четверг, 22 марта 2012 г.

Redmine/Webrick rc script

I've just installed redmine 1.3.2 on FreeBSD server and met several inconviniences.

  1. It is not in ports

  2. It depends on old versions of different ruby gems, which are already not in ports.
    In particular, it didn't want to work with rack 1.4.1 and I had to do

    # gem install rake -v=1.1.0


  3. It doesn't have rc script to startup Webrick web server (I didn't want to install apache on this host)


So, I've taken mongrel_cluster rc script and made redmine rc script from it. It is here:

#!/bin/sh
# PROVIDE: redmine
# REQUIRE: DAEMON
# KEYWORD: shutdown
#
# This script is modified by placing the following variables inside
# /etc/rc.conf:
#
# redmine_enable (bool):
# Set it to YES to enable this service.
# Default: NO
# redmine_dir (path):
# The directory containing redmine
# Default: /usr/local/redmine/
# redmine_user (username):
# The user to run redmine as
# Default: redmine
# redmine_args (string):
# Additional command flags for ruby
# Default: "-e production -d"

. /etc/rc.subr

name=redmine
rcvar=redmine_enable

command="/usr/local/bin/ruby"

load_rc_config $name

: ${redmine_enable="NO"}
: ${redmine_dir="/usr/local/redmine/"}
: ${redmine_args="-e production -d"}
: ${redmine_user="redmine"}

start_cmd="redmine_cmd start"
stop_cmd="redmine_cmd stop"
restart_cmd="redmine_cmd restart"
status_cmd="redmine_cmd status"

redmine_cmd()
{

if [ ! -d "${redmine_dir}/." ]; then
warn "${redmine_dir} is not a directory."
return 1
fi

case $1 in
"start")
su -l ${redmine_user} -c "cd ${redmine_dir} && pwd && eval $command script/server webrick $redmine_args"
;;
"stop")
if [ -f ${redmine_dir}/tmp/pids/server.pid ] ; then
PID=$(/usr/bin/head -1 ${redmine_dir}/tmp/pids/server.pid)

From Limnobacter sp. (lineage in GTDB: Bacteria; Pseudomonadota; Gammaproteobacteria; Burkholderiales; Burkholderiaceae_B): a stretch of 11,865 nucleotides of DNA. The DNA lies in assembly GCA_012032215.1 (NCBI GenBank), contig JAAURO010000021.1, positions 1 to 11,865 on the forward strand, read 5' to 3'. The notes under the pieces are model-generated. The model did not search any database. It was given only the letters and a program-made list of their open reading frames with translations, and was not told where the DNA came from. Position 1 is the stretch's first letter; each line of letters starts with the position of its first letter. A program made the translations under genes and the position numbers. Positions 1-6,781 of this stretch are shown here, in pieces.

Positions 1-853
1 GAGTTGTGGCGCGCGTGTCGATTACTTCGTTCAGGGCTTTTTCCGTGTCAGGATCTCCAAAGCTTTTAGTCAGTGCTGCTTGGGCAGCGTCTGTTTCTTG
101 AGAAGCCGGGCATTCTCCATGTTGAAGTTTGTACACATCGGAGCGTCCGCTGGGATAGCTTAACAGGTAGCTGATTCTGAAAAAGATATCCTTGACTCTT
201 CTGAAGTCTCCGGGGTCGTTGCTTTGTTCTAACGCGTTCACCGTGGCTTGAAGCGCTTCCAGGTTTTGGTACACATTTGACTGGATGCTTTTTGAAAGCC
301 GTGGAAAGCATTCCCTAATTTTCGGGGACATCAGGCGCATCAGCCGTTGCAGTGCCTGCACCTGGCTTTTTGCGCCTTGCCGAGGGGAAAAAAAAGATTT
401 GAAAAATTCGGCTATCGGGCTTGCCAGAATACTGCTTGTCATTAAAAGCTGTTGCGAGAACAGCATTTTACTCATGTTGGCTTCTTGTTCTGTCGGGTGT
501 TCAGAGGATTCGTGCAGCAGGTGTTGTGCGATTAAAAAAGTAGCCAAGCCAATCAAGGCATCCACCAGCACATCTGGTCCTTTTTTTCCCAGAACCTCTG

/bin/kill -s int $PID 2>/dev/null
sleep 3
/bin/kill -s 0 $PID 2>/dev/null && /bin/kill -s kill $PID;
fi
;;
"restart")
redmine_cmd stop
redmine_cmd start
;;
"status")
if [ -f ${redmine_dir}/tmp/pids/server.pid ] ; then
echo "PID file exists"
PID=$(/usr/bin/head -1 ${redmine_dir}/tmp/pids/server.pid)
/bin/kill -s 0 $PID 2>/dev/null && echo "Server is running with pid $PID" && exit 0;
echo "But server is not running..." && exit 1;
fi
echo "Server is not running" && exit 0;
;;
esac
}

run_rc_command "$1"


The interesting thing to note is that to terminate webrick correctly, you have to send it SIGINT, not SIGTERM.

четверг, 15 марта 2012 г.

Remember TRUNCATE peculiarities

Just remember the following about TRUNCATE:
1) It is DDL operation and so is not transactional in Oracle (issuing TRUNCATE will make an implicit commit)
2) It is not MVCC-safe in PostgreSQL.

What does it mean?


alp=> create table t199 as select * from pg_opclass ;
SELECT 117
alp=> BEGIN ;
BEGIN
alp=> TRUNCATE t199;
TRUNCATE TABLE
alp=> ROLLBACK ;
ROLLBACK ^
alp=> SELECT count(*) from t199;
count
-------
117
(1 row)

So far, everything looks good: TRUNCATE was rolled back. Transactional DDL is a powerful PostgreSQL feature. But let's start parallel transaction. In first session I'll issue

alp=> \set PROMPT1 'T1> '

and in second:

alp=> \set PROMPT1 'T1> '


So, let's fun begin.
 
T1> BEGIN;
BEGIN
T1> SET transaction_isolation TO serializable;
SET
T1> UPDATE employees SET email=email;
UPDATE 103

T2> BEGIN ;
BEGIN
T2> TRUNCATE t199;
TRUNCATE TABLE
T2> COMMIT ;
COMMIT

T1> SELECT count(*) from t199;
count
-------
0
(1 row)

Oops... What has happened? Let's repeat...


T2> INSERT INTO t199 SELECT * from pg_opclass;
INSERT 0 117

T1> BEGIN;
BEGIN
T1> SET transaction_isolation TO serializable;
SET
T1> UPDATE employees SET email=email;
UPDATE 103

T2> BEGIN ;
BEGIN
T2> DELETE FROM t199;
DELETE 117
T2> COMMIT ;
COMMIT

T1> SELECT count(*) from t199;
count
-------
117
(1 row)


Do you see the difference? T2's DELETE didn't modified T1 snapshot... But TRUNCATE did. And what about "UPDATE employees"? It is just necessary to get real XID and snapshot for transaction.
So, the main idea: be attentive with "TRUNCATE". It is not just "fast DELETE", it has some not-so-evident consequences.